On Sunday, the Atlanta Braves and Cincinnati Reds completed a trade that sent Brandon Phillips to his hometown in exchange for a couple of pitching prospects. On the surface, this was hardly an earth-shattering move between two non-contender teams. However, a closer look recalls a controversial Expos blockbuster from the team’s final seasons in Montreal.
By acquiring Phillips, the Braves reunited him with Bartolo Colon, who signed with Atlanta as a free agent in November. Expos fans recall that Omar Minaya sent Phillips to Cleveland in a package deal for Colon during the 2002 season. Minaya was going all-in for the postseason. Some people called it the “Trade of the Decade”. Instead, it became an example of how trading the farm for a rental player can backfire on a team.
The Controversial Expos Blockbuster
The full deal was Phillips, Cliff Lee, Grady Sizemore and Lee Stevens for Colon and Tim Drew. At the time, only Stevens was on the active big-league roster for the Expos. Colon was an ace pitcher in Cleveland. Phillips, Lee and Sizemore were top prospects but hadn’t played a big-league game with the Expos yet.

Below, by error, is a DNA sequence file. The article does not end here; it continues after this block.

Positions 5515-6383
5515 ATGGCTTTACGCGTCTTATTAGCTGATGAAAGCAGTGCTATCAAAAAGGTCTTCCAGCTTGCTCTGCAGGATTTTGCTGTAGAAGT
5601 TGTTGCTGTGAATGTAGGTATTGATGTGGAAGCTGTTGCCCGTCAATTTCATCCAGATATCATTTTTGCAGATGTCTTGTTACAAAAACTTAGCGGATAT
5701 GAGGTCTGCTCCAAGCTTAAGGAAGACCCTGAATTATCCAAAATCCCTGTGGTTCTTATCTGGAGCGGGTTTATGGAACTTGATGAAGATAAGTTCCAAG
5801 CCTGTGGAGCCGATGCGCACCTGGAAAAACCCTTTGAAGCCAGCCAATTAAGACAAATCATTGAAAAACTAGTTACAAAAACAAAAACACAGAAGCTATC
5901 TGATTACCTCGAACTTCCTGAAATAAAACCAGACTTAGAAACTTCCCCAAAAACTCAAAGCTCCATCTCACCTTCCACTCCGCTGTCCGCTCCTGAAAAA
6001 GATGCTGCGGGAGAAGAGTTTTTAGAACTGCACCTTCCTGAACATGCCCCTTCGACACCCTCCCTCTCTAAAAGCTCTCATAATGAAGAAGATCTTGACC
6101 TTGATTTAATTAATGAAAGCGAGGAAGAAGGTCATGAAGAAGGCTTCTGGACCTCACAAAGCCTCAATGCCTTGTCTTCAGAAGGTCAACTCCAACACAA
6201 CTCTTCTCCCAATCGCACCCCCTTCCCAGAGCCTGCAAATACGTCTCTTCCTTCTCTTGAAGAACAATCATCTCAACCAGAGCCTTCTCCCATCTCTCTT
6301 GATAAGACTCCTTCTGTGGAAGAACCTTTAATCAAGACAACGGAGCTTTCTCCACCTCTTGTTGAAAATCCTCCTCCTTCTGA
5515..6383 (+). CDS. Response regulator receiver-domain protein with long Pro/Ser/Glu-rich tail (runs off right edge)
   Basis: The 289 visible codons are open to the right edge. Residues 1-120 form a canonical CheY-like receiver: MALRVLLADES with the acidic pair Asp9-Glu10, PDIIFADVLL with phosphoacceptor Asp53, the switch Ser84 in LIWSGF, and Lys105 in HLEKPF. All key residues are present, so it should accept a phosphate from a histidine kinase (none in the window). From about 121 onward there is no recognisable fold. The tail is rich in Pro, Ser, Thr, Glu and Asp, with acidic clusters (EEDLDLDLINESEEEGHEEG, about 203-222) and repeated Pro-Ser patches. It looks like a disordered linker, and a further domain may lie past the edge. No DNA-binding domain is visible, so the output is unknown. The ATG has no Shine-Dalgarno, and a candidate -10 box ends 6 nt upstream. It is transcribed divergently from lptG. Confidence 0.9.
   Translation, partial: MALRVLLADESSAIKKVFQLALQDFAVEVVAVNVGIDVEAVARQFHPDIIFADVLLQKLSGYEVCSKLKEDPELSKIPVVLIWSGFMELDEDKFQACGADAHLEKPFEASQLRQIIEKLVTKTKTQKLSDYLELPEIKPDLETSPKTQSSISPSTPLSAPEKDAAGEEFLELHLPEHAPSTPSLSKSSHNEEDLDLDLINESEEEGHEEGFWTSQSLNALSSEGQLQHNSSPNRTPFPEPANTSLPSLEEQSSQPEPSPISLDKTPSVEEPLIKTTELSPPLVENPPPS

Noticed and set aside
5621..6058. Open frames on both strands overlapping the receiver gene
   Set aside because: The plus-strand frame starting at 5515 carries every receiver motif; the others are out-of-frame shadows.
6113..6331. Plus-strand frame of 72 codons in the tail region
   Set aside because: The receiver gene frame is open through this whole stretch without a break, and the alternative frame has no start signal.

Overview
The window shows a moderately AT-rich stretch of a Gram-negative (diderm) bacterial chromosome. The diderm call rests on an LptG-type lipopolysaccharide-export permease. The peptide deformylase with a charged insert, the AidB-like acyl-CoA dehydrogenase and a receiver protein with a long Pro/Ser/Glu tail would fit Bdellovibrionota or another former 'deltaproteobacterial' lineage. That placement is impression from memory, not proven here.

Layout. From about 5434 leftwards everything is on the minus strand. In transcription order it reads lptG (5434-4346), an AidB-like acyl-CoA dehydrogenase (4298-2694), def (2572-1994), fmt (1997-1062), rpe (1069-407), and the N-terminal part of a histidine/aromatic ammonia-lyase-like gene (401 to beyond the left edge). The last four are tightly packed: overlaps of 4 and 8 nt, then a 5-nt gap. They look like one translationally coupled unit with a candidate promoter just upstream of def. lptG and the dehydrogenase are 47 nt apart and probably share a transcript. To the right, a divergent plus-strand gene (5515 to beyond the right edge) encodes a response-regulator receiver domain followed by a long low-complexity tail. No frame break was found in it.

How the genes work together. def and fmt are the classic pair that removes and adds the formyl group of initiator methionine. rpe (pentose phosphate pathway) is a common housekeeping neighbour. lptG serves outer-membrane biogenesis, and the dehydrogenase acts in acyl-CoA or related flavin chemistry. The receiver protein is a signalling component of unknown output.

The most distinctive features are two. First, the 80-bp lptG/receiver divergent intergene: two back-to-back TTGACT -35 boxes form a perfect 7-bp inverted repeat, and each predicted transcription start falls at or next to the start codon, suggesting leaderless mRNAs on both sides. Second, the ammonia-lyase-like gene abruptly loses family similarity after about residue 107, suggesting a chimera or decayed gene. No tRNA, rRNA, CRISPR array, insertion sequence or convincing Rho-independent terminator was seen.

It was an exciting trade and Colon pitched well in Montreal. He went 10-4 with a 3.31 Earned-Run Average. However, the Expos didn’t make the playoffs and wound up trading Colon to the White Sox in the subsequent offseason in a payroll-cutting move.
While Colon was an established ace, there was little chance he would stay in Montreal for more than a few months. Phillips, Lee and Sizemore became All-Stars outside of Montreal. The Indians clearly won the deal.
The 2002 trade may have tilted heavily in Cleveland’s favour but it has taken numerous twists over the years.
Colon and Phillips are two of the last remaining connections to the Montreal Expos in Major League Baseball. Colon is technically the last former Expo remaining in the big leagues since Phillips never played with Montreal’s Major League team.
As it stands, Phillips is a fading player who will serve as middle-infield depth on a bottom-feeding team. Sizemore and Lee may never play again in the big leagues. As for Colon, he reinvented himself as a pitcher and remains a highly-productive fixture in the starting rotation.
Oh yeah, and baseball fans will forever love “Big Sexy” for this:
While the Braves may have been bitter rivals to Expos fans for years, they now have a special connection to Nos Amours. By reuniting two of the last remaining players connected to the Expos, the Braves have given nostalgic Montrealers a reason to follow their games this season.
Unless of course they don’t want to be reminded of that controversial Expos blockbuster that backfired in 2002.